Illinois: Comp reform doesn't go far enough, business advocates say
The high workers' comp rates coupled with a recently imposed tax hike make the state a tough sell for businesses to locate -- or stay in, say business proponents. They're looking to state lawmakers to strengthen and adopt reforms proposed by the governor despite protests by medical providers.
Gov. Pat Quinn recently unveiled his proposed workers' comp reforms. Included is a 30 percent reduction in Illinois' medical fee schedule, an idea that is not sitting well with medical providers.
"Any proposal for a 30 percent payment reduction for injured workers' medical care is unacceptable," said Dr. Steven M. Malkin, president of the Illinois State Medical Society. "Illinois physicians strongly oppose such arbitrary slashing of the workers' compensation fee schedule under the guise of reform. The proposed cut is excessive and unwarranted."
But business proponents say the idea is more than fair to medical providers. "Illinois' fee schedule is incredibly rewarding to providers," said attorney Richard Lenkov, a partner in Bryce Downey & Lenkov in Chicago. "It's one of the most generous in the country."
Gov. Quinn said even with the cut the state would still have the second-highest medical reimbursement rates in the nation, "Our employers could save up to $500 million -- as much as 14.9 percent in premiums," he said.
Other elements in the governor's plan would:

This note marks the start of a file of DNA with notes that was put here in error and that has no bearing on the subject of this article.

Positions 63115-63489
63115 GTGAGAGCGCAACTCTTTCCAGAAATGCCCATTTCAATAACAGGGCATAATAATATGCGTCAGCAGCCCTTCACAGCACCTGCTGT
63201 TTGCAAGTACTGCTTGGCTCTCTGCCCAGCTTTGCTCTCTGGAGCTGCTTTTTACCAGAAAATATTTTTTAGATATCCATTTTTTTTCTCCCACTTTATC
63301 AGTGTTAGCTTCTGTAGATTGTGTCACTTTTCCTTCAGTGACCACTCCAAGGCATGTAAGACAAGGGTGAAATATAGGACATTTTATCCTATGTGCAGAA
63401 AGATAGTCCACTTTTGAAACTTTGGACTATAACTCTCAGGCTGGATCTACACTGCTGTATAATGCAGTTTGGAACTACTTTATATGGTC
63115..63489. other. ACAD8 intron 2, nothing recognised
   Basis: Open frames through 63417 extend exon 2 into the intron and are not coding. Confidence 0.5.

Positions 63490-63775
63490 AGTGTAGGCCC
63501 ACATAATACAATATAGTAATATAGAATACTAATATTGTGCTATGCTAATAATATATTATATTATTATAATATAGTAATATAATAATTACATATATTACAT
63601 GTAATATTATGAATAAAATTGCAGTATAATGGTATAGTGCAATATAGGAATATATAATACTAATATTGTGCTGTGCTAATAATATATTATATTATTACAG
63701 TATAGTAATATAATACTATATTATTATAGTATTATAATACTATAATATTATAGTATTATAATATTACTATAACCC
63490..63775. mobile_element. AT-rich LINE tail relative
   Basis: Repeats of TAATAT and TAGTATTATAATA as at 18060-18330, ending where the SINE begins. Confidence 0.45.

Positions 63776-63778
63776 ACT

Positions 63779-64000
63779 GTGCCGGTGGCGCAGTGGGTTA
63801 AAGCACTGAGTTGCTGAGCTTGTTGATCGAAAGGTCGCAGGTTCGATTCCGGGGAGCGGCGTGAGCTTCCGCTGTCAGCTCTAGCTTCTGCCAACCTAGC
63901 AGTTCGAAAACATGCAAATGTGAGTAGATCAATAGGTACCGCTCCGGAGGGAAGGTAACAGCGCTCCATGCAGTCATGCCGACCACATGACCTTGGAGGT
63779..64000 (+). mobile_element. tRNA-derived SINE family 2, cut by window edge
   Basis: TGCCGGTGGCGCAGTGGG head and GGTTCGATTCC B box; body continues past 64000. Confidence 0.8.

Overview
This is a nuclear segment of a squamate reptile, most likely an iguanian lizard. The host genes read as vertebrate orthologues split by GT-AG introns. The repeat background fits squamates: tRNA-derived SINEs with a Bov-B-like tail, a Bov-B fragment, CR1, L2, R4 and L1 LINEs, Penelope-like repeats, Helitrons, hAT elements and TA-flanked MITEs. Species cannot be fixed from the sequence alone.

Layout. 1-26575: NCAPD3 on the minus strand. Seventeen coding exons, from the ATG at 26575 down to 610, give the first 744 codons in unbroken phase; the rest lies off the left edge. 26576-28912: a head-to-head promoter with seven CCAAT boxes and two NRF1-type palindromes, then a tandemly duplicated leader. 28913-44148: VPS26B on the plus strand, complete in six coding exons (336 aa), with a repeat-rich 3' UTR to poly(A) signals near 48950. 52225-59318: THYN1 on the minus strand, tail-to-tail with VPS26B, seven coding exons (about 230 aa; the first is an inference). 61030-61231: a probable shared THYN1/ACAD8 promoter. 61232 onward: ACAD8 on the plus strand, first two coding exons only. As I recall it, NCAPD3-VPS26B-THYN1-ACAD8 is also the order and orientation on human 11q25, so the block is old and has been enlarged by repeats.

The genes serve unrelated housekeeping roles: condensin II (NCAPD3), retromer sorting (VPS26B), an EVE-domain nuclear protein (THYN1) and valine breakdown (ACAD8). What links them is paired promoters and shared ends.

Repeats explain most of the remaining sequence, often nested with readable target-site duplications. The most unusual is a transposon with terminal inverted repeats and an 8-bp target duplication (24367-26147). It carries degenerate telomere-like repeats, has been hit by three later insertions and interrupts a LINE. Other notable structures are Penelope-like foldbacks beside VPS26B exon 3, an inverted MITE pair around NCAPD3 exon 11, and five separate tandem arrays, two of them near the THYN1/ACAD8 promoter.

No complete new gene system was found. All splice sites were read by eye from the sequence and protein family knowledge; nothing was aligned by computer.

- Require that arbitrators be licensed attorneys.
- Mandate that personal claims made by arbitrators and commission employees be heard by the Illinois Court of Claims rather than arbitrators with the Illinois Workers' Compensation Commission.
- Put greater scrutiny on claims made by intoxicated employees and deny claims when the intoxication caused an employee's own injury.
The release of the proposal coincided roughly with Caterpillar Inc., one of the state's largest employers, sending a letter expressing dissatisfaction with the business climate, including the workers' comp system. There have been suggestions the company may consider leaving the state if things don't change.
Business advocates say the governor's plan is a good start but doesn't go far enough. They say what is needed is a provision that strengthens causation.
"What needs to happen is that the reforms are amended so the claimant has to prove work was a substantial factor in causing the disability," Lenkov said. "Right now, the standard is very, very low."
Changing the statute to require that the workplace accident or condition resulting from employment was a "significant" or "primary" factor that caused the disability rather than a "possible" factor would bring Illinois in line with many other states, Lenkov said. "Illinois is one of the most liberal states anywhere."
But getting the causation issue into the reform plan may be difficult, given that the Quinn administration is not backing it at this point, nor is the Democratically controlled Legislature.
In unveiling his proposals, the governor called on the Legislature to pass his plan by mid-April.
Read more at the WorkersComp Forum homepage.
April 18, 2011
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